Caring for sentry guard dogs in military unforgettable experience for veterinarian
It was 1969 on Suffolk County Air Force Base in Westhampton Beach, New York. Inside the veterinary clinic and food inspection office, one could easily hear and feel the roar of high-performance bombers ascending from the nearby runway. With two jet engines on the back, they would illuminate the sky as a stream of fire trailed behind them.
“Those planes just rocketed down that runway and made a terrific roar. It was pretty impressive,” said Arnold Nagely, DVM, co-founder of Valley Vet Supply.
After attending Kansas State University for veterinary medicine, Nagely served as a Captain and veterinarian with the United States Air Force.
“Our base provided air protection for the Eastern seaboard, including Washington, D.C. and New York City. In just moments' notice, our pilots could be in the air," he recalled.
Among Nagely’s responsibilities included food inspection for dining halls and foodservice distributors providing goods to the base, to prevent foodborne illness. He also cared for military family pets and the sentry dogs who guarded the base.
“We had 18 sentry dogs, and these were German Shepherds or German Shepherd-cross dogs that were trained to be very vicious and be handled by one person,” recalled Nagely. “Their purpose was to patrol the munitions depot. The dogs were quite important – they were very integral in providing a higher level of security and safety. They hear and smell so well, picking up scents and potential threats long before their handler would.”
According to articles published online, dogs have a significantly more advanced sense of smell – some reports say anywhere from 10,000 to 100,000 times more acute than that of humans. Reports also state dogs can hear sounds four times farther away than humans can. Their senses, and companionship, made them excellent comrades.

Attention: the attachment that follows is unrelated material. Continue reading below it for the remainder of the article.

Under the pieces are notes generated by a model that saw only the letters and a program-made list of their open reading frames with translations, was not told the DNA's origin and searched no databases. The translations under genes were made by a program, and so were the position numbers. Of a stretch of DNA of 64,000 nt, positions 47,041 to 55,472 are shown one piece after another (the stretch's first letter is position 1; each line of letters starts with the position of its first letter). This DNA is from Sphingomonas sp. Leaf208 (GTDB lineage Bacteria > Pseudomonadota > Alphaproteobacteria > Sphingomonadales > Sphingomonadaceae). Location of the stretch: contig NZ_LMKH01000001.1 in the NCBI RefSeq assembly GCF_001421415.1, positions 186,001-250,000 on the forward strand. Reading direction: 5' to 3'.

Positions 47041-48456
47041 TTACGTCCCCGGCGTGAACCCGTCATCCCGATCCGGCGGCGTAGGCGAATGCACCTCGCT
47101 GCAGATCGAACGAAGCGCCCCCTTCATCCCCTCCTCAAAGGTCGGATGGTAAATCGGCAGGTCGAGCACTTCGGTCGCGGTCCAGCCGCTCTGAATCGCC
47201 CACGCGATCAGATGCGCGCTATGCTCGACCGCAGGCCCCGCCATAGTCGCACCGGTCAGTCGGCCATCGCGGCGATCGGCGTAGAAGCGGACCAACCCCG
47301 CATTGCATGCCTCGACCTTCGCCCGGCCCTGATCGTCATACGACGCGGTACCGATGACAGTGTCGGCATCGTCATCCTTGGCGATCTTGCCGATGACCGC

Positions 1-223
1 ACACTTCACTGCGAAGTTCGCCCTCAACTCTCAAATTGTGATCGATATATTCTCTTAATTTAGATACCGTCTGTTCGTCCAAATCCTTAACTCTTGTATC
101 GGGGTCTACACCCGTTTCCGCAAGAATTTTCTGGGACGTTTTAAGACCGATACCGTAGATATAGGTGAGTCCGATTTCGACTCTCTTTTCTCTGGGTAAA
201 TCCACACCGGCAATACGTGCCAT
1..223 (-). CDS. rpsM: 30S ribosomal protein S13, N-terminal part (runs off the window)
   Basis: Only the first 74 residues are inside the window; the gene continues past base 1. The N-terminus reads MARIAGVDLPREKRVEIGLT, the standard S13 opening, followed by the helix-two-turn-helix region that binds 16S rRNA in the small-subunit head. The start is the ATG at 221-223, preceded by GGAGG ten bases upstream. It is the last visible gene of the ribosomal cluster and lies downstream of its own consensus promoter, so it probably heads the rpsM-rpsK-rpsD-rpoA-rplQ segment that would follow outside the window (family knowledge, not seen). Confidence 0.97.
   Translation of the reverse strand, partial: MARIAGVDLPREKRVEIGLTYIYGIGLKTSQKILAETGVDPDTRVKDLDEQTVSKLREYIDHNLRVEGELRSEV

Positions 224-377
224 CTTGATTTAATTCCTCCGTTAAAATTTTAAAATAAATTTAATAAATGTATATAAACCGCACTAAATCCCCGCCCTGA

Like all dogs, sentry dogs also would require an annual exam. The dogs’ handlers would bring them in, and Nagely would – with the handler’s assistance – draw blood for heartworm tests, clean their teeth and give them a comprehensive physical exam.
Nagely recalled what it was like if the dogs were ever reassigned to a new handler.
“They would put the dog on one side of the fence, a chain-link fence, and the new handler would sit on the ground on the outside and read the newspaper to him. The dog would become acquainted with their voice and personality and eventually, they would become friends and a new match pair,” Nagely said.
It was an experience he would never forget. “It was a unique thing that you wouldn't have experienced in a typical rural practice,” he said.
With Veteran’s Day approaching, Nagely looked back on his time in the service with much gratitude to those who have served our country.
“Our country has gone to the aid of many countries around the world to preserve democracy. When you look at the veterans of World War I and World War II, and many others – even if they didn’t give their lives, they gave it all,” Nagely said. “It is amazing the sacrifices that they made, so we can have the luxuries that we have today. I would just like to say to those who have served in the armed forces – a sincere thank you, on behalf of our whole country.”
Nagely co-founded Valley Vet Supply alongside fellow veterinarian Ray Shultz, DVM, in 1985. Nagely grew up on a diversified farm in rural Dickenson County, near Abilene, Kansas. They raised crops and livestock, mostly beef cattle and also some dairy and swine.